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              Macrophage polarization: tumor-associated macrophages as a paradigm for polarized M2 mononuclear phagocytes.

              Mononuclear phagocytes are versatile cells that can express different functional programs in response to microenvironmental signals. Fully polarized M1 and M2 (or alternatively activated) macrophages are the extremes of a continuum of functional states. Macrophages that infiltrate tumor tissues are driven by tumor-derived and T cell-derived cytokines to acquire a polarized M2 phenotype. These functionally polarized cells, and similarly oriented or immature dendritic cells present in tumors, have a key role in subversion of adaptive immunity and in inflammatory circuits that promote tumor growth and progression.
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                Author and article information

                Contributors
                Journal
                Front Immunol
                Front Immunol
                Front. Immunol.
                Frontiers in Immunology
                Frontiers Media S.A.
                1664-3224
                28 November 2014
                2014
                : 5
                : 614
                Affiliations
                [1] 1State Key Laboratory of Pharmaceutical Biotechnology, Nanjing University School of Life Sciences , Nanjing, China
                [2] 2Jiangsu Engineering Research Center for MicroRNA Biology and Biotechnology (JERC-MBB), Nanjing University School of Life Sciences , Nanjing, China
                Author notes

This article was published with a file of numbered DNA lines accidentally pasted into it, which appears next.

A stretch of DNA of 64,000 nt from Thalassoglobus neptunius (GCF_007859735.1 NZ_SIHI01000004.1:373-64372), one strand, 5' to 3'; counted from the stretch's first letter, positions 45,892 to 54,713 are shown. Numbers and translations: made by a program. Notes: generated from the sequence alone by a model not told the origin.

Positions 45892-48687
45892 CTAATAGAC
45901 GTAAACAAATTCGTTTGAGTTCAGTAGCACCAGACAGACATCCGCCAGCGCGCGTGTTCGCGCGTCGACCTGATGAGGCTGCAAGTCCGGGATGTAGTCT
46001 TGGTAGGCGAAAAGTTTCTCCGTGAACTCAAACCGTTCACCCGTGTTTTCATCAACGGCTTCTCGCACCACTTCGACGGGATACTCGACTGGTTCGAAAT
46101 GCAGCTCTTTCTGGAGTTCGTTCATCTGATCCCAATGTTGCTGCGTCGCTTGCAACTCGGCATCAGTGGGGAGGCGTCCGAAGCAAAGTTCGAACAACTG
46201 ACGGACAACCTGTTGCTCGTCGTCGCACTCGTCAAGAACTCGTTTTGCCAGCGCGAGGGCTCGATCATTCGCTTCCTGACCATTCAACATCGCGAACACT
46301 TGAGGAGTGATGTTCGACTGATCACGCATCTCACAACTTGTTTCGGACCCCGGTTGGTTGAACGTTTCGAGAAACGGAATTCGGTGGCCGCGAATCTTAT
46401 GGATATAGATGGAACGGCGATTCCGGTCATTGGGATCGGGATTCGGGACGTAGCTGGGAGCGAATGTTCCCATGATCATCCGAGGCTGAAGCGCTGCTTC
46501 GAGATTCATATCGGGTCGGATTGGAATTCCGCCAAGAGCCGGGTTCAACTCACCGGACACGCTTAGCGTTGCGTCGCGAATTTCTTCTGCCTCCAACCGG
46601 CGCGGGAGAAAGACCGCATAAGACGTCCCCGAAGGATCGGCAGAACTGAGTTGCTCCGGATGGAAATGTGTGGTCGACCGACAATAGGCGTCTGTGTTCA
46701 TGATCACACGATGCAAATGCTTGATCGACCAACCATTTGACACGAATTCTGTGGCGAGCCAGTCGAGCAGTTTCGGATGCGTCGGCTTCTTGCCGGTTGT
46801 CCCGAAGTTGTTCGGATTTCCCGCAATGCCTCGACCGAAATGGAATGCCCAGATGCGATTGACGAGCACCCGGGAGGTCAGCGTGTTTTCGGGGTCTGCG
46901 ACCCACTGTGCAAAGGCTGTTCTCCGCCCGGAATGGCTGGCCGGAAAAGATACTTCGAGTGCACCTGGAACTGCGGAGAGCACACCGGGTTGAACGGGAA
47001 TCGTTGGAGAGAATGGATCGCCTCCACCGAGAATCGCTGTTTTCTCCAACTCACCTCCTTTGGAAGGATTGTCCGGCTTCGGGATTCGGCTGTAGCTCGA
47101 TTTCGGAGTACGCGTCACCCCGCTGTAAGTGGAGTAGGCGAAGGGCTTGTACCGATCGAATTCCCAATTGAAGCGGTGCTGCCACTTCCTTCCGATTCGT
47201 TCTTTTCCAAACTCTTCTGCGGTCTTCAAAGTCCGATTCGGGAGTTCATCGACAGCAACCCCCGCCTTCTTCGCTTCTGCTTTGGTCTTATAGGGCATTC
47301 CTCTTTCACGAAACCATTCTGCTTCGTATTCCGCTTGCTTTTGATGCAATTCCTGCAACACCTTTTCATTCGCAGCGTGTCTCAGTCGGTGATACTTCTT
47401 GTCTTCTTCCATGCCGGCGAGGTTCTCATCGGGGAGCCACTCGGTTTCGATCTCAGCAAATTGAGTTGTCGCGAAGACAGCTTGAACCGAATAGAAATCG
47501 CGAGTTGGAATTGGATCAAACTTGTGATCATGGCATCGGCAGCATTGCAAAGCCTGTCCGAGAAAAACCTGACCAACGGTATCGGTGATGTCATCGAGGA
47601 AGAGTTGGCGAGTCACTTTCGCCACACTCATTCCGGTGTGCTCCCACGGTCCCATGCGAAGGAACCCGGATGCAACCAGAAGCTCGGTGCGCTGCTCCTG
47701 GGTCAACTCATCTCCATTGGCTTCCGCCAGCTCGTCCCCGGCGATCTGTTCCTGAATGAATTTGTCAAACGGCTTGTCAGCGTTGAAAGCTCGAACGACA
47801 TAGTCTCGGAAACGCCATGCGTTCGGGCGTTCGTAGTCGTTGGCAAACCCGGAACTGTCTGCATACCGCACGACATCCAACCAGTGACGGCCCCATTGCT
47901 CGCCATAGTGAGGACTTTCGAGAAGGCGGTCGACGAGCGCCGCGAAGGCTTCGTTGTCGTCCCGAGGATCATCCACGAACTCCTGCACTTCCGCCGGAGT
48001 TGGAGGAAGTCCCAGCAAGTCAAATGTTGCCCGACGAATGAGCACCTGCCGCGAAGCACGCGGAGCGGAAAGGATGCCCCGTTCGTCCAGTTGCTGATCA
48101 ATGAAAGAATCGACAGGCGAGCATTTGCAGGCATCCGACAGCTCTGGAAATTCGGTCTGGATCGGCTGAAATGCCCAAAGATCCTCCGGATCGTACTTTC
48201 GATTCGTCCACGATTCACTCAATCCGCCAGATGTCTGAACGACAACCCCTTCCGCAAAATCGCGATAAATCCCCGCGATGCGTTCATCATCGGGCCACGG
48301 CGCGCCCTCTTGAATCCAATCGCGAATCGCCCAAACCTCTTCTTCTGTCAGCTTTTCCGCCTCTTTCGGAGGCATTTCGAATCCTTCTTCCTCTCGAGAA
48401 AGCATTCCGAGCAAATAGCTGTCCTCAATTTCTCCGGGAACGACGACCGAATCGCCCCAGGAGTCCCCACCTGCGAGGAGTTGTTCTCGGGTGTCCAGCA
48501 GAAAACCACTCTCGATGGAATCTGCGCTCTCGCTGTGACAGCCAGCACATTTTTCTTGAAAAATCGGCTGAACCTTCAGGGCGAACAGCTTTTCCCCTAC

Edited by: Laurel L. Lenz, University of Colorado School of Medicine, USA

                Reviewed by: John P. Vasilakos, 3M Company, USA; Charles Dudley Mills, BioMedical Consultants, USA

                *Correspondence: Ke Zen, State Key Laboratory of Pharmaceutical Biotechnology, Jiangsu Engineering Research Center for MicroRNA Biology and Biotechnology (JERC-MBB), Room A229, School of Life Sciences, Xianlin Campus of Nanjing University, No. 163, Xianlin Road, Qixia District, Nanjing, Jiangsu 210046, China e-mail: kzen@ 123456nju.edu.cn

                This article was submitted to Molecular Innate Immunity, a section of the journal Frontiers in Immunology.

                Article
                10.3389/fimmu.2014.00614
                4246889
                25506346
                b06d7750-69b8-47ab-a000-e14632783813
                Copyright © 2014 Wang, Liang and Zen.

                This is an open-access article distributed under the terms of the Creative Commons Attribution License (CC BY). The use, distribution or reproduction in other forums is permitted, provided the original author(s) or licensor are credited and that the original publication in this journal is cited, in accordance with accepted academic practice. No use, distribution or reproduction is permitted which does not comply with these terms.

                History
                : 14 August 2014
                : 14 November 2014
                Page count
                Figures: 1, Tables: 0, Equations: 0, References: 116, Pages: 9, Words: 8548
                Categories
                Immunology
                Review Article

                Immunology
                innate immune response,macrophage polarization,tlr,nlr,socs,microrna
                Immunology
                innate immune response, macrophage polarization, tlr, nlr, socs, microrna